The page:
State paid family and medical leave laws are on the rise in the United States, with a total of nine states - including New Jersey - offering paid leave to their workforces for certain qualifying life or medical events.
What are state paid family and medical leave laws?
State paid family and medical leave laws provide for paid leave from work for eligible employees based on certain qualifying life events, such as the birth or adoption of a child, to care for oneself or a family member who is experiencing a serious medical condition, or to care for a family member injured while on active duty in the military, among others. Employees receive a weekly benefit which represents a portion of their regular compensation based upon a state created formula.
We've compiled a review of New Jersey's paid leave to ensure you're aware of key upcoming dates and the requirements to ensure your compliance.
What employers need to know
KEY DATES: *Effective January 1, 2020, the employee wage cap increased from $34,400.00 to $134,900.00. The employer wage cap for 2020 is $35,300.00. *Effective July 1, 2020: (1) Duration of paid family leave will increase from 6 weeks to 12 weeks; and (2) Weekly benefit amounts will increase from 66.67% to 85% of claimant’s average weekly wage, up to maximum weekly benefit of $881.00 per week.
Employee Eligibility Criteria:
Employees of all private and governmental employers subject to the NJ Unemployment Compensation Law are covered.
New Jersey employees who have worked 20 weeks earning at least $200.00 weekly or a combined total of $10,000.00 in the previous four quarters.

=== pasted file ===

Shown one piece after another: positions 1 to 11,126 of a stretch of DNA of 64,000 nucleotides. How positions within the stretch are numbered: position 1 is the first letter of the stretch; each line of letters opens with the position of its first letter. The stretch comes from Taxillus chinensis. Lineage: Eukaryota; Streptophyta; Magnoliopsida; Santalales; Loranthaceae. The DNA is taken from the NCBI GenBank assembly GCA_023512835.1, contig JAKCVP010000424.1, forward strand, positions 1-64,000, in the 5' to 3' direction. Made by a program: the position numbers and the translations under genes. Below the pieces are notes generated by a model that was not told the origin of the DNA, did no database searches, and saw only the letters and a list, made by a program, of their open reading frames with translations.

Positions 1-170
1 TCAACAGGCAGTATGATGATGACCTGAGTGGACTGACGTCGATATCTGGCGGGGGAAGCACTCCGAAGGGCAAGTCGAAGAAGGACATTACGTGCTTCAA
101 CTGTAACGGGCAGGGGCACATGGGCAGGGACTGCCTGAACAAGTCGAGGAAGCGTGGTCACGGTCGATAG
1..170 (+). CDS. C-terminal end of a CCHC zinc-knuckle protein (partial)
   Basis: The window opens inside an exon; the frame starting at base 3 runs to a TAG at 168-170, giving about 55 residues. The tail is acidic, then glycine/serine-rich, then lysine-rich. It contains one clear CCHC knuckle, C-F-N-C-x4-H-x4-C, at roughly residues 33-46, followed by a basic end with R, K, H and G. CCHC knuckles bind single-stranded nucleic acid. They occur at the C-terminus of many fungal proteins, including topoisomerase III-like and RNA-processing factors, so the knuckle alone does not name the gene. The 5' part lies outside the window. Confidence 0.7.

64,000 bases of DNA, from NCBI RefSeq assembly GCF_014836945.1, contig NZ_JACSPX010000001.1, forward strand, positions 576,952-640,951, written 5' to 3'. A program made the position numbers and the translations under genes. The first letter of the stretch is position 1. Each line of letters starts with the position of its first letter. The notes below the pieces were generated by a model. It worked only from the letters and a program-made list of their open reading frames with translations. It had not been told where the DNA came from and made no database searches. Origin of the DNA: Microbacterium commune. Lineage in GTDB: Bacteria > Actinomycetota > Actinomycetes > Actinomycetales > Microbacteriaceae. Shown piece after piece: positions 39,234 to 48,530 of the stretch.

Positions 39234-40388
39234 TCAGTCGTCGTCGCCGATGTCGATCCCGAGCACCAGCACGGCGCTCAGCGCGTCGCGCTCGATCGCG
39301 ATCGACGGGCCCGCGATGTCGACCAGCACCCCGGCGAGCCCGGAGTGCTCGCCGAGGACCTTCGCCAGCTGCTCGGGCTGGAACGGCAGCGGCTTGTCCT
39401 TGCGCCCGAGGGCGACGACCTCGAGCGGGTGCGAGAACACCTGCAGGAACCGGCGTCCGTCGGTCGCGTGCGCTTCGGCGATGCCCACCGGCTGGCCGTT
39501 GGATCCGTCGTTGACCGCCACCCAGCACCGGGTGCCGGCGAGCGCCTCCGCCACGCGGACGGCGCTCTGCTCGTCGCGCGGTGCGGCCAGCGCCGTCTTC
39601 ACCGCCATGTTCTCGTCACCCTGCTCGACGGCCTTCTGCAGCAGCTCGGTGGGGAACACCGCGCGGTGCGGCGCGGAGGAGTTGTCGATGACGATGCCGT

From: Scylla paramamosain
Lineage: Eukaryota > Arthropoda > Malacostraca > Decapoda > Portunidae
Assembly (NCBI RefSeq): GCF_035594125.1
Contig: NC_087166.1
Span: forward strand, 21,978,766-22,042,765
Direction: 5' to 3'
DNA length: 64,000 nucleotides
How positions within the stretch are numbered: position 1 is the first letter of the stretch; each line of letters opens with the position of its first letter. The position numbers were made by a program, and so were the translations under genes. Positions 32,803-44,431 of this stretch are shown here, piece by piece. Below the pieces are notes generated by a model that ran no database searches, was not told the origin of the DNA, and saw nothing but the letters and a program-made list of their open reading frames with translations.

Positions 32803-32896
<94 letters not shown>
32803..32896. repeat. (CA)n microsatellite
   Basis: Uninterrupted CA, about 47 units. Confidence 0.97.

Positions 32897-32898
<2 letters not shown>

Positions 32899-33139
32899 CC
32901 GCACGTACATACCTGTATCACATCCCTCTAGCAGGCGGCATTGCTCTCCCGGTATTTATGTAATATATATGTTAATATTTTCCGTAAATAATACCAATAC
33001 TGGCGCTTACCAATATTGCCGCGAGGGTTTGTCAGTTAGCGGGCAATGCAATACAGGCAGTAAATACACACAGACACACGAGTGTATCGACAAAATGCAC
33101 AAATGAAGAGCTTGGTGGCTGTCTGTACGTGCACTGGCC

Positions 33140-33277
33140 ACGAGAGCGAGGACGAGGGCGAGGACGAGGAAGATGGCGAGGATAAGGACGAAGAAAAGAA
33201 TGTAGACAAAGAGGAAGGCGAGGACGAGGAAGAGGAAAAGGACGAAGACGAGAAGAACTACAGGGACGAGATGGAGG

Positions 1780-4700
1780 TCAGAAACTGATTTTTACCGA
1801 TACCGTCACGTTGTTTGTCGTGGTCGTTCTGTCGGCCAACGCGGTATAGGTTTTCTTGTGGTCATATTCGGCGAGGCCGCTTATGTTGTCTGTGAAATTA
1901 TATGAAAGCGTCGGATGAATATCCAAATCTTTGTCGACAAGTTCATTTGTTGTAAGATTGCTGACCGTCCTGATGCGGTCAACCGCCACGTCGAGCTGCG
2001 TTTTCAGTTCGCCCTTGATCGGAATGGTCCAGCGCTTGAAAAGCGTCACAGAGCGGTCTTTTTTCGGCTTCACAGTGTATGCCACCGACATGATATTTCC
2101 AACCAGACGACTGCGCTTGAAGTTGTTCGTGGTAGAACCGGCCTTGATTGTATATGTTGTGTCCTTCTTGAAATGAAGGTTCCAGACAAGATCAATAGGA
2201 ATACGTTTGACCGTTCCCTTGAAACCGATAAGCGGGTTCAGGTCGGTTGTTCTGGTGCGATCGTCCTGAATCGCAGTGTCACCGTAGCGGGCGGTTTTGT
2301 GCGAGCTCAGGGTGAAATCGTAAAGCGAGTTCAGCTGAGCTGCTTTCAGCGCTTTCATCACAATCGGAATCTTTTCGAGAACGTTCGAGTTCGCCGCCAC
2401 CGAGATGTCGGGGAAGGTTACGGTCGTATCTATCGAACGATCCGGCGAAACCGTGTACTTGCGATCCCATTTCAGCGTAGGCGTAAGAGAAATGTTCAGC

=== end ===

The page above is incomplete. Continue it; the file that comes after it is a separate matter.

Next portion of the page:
Federal government employees, out-of-state employees, and independent contractors are excluded.
Weekly Benefit Amount:
Benefit amounts are calculated on an employee’s average weekly wage (determined by dividing base year earnings by the number of base weeks [any week with earnings of $200.00 or more]).
Claimant is paid 85% of their average weekly wage up to a current maximum benefit amount of $881.00 per week.
Employee and/or Employer Contributions to the program:
Temporary Disability Insurance:
Employees and employers both contribute to cost of this program; employer contribution rate varies from 0.10%-0.75%. For 2020, the employer wage cap is $35,300.00 for the calendar year.
Employees contribute 0.26% of employee wages via payroll deduction up to wage cap, with a maximum annual deduction for 2020 of $350.74.
Family Leave Insurance:
100% employee funded through payroll deductions.
Employees contribute 0.16% of employee wages up to wage cap, with a maximum annual deduction for 2020 of $215.84.
Duration of Leave:
Up to 26 weeks in a single year.
Qualifying events making employees/participants eligible for leave:
12 weeks to bond with a newborn, newly adopted or newly placed foster child.
12 weeks to care for a family member with a serious health condition.
Up to 26 weeks to care for employee’s own non-work-related injury, illness or other disability including pregnancy.
Leave can be exercised intermittently, but at a reduced rate with a maximum possible intermittent family leave duration of 56 days effective July 1, 2020.
Notice Requirement: employers must post leave information in visible place in workplace and provide employees with leave regulations at the time of hire, when the employee notifies the employer that s/he is taking leave, and if an employee requests a copy of the leave regulations.
Private Plan Option: Employers may opt-out of participation in the State Plan for temporary disability insurance through a private plan. The Division of Temporary Disability Insurance has to approve all private plans, which must provide at least the same benefits at no additional cost as compared to the cost of the State Plan.
If employees are required to contribute to the cost of the private plan, a majority of employees must agree to the plan through a written election.
Disclaimer: The information contained herein is not intended to be construed as legal advice, nor should it be relied on as such. Employers should closely monitor the rules and regulations specific to their jurisdiction(s) and should seek advice from counsel relative to their rights and responsibilities.